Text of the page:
On Brassard’s Farm: review

On Brassard’s Farm
Daniel Hecht
Blackstone Publishing

Ann Turner wants to get away from it all–her job (middle school teacher), her ex-husband (cheating scumbag), her city life in Boston (harriedOn Brassard's Farm and superficial). With a small inheritance, she looks for a  piece of land. Just a little place in the middle of nowhere. Vermont, maybe. Breathe the fresh country air. Meet some down-to-earth folks. Buy fresh corn and blackberries from a roadside stand.

Well … don’t we all?!

But most of us aren’t dealing with Ann’s mess of a life. Her dismissal for ‘inappropriate touching’ of a student. Friends who abandoned her. The brother who went missing several years ago.

Daniel Hecht’s On Brassard’s Farm is the story of how Ann made sense of it all. By buying an (almost) inaccessible piece of land on a farm in Vermont. Tent living in the woods for six months of the year. Working on a dairy farm to pay off unexpected debt. And questioning, always questioning, how she came to that place in her life. The property on Brassard’s farm was the means to confront “[her] own bramble patch, [her] own deep woods.”

And the hard work paid off.

She faced fear. Physical exhaustion. Utter loneliness. Even her rage. Gradually, she begins to feel “as if I possessed some degree of luminosity again. I felt a strand of resilience inside, strong yet supple, in body and psyche, as if I’d been at least party woven back together.”

Of course she finds love, again, too. It’s probably Ann’s revelations about love and loneliness that touched me the most. Like always, I’m so taken by a novel where a male author speaks with such accuracy about women’s inner lives–and Hecht did this well. Like chick lit on a deeper level.

(I also learned a lot about farming, dairy cows, trimming trees, and growing hops. Sometimes, quite frankly, a little too much, but still.)

On Brassard’s Farm is a good read.

The Bad Daughter: review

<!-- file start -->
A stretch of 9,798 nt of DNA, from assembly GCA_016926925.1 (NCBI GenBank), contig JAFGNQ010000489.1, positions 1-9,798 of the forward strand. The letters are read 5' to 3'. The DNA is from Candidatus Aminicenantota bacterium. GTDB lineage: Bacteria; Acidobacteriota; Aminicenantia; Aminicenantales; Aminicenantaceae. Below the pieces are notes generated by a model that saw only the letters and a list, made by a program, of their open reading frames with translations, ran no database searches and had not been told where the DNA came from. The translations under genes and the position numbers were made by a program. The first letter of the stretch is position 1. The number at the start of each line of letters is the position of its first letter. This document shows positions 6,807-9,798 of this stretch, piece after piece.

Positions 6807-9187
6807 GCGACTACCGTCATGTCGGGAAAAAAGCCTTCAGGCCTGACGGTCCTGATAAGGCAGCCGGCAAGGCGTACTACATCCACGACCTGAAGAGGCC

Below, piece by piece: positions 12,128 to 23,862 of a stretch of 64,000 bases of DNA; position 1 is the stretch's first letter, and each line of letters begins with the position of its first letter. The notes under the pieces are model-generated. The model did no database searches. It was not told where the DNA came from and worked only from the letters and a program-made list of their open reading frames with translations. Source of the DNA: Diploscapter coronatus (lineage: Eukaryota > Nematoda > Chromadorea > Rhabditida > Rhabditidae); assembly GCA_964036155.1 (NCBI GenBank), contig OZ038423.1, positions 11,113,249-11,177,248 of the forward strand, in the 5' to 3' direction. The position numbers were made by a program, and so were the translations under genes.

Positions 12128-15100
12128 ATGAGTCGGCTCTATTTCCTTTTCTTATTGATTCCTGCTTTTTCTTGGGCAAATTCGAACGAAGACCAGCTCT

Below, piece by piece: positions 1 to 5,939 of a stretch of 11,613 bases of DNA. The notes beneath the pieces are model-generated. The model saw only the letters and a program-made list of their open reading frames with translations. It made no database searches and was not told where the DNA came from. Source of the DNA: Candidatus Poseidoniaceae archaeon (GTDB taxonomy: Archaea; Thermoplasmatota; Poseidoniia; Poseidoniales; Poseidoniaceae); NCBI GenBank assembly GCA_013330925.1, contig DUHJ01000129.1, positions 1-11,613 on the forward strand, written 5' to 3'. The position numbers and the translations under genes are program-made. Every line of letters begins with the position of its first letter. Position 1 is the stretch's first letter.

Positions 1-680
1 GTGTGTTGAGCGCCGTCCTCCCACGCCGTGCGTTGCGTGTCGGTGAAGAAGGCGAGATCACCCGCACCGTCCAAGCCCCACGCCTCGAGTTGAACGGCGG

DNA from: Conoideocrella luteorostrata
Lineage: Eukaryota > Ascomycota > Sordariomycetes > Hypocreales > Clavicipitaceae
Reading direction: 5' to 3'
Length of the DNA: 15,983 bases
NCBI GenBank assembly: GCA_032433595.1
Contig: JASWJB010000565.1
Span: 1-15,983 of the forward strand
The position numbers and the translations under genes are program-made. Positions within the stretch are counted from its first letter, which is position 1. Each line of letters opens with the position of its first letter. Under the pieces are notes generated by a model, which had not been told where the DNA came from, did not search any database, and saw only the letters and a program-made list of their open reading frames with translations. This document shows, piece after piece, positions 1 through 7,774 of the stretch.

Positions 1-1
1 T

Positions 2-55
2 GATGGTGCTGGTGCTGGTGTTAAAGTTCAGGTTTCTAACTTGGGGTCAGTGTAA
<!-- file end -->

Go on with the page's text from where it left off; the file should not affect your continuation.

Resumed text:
The Bad Daughter
Joy Fielding
Ballantine Books

Every year I read at least one mystery just to keep myself open to the idea of reading whodunits and thrillers and all books mysterious. This bad daughteryear’s is Joy Fielding’s The Bad Daughter. (Of course I might also have chosen the book because of the title, so there’s that. Years of therapy … but that’s another post, I guess!) And even though I almost bailed on it, I’m glad I didn’t. It was a rollicking good time, with suspects galore.

Robin is heading home after five years away, and she’s a bundle of nerves. Not necessarily because her father and step-mom have been brutally murdered, but because she is heading home to Red Bluff and her older sister Melanie. To say their relationship was contentious is putting it mildly. Melanie is snarky and snide and downright cruel where Robin is concerned. She’s got a chip on her shoulder and she’s not shy about voicing her resentments: Robin went to college; Robin is a professional; Robin lives in L.A. And truthfully, Melanie’s life sucks. She had her son Landon when she was in her teens, and he is autistic. She never escaped Red Bluff, and her love life is non-existent. So the battle between the sisters is intense–in fact, it was the reason that I almost didn’t stay with The Bad Daughter. The first chapter or two were a little too “chick-lit-y” for my taste. You know, the “my-sister-hates-me-and-I-don’t-know-why” sort of book.

But once the investigation gets going and the suspects start lining up, it’s a great read. When the evidence was stacked against each new person of interest, I’d play the rest of the novel out in my head to see if it made sense. Now I’m no whodunit expert, but that has got to be the sign of a good one. But the victims? Their lives made the story. Melanie and Robin’s father is a wealthy, philandering loud-mouth. Always has been. So truth be told, we don’t feel terrible that he got his. But their step-mom Tara was Robin’s best friend in high school (I know, ewwww) and once engaged to her brother Alec. Complicating matters, Greg and Tara have a twelve-year-old daughter, Cassidy. The girl was indulged by their dad as Robin and Melanie the never were. Cassidy witnessed the robbery–and perhaps even the murder–but she’s hospitalized with gunshot wounds.

So who did it? The daughter? The nephew? The son? Or someone else entirely? I’ll tell you what–this family puts the ‘fun’ in dysfunctional!

White Houses: review

White Houses
Amy Bloom
Random House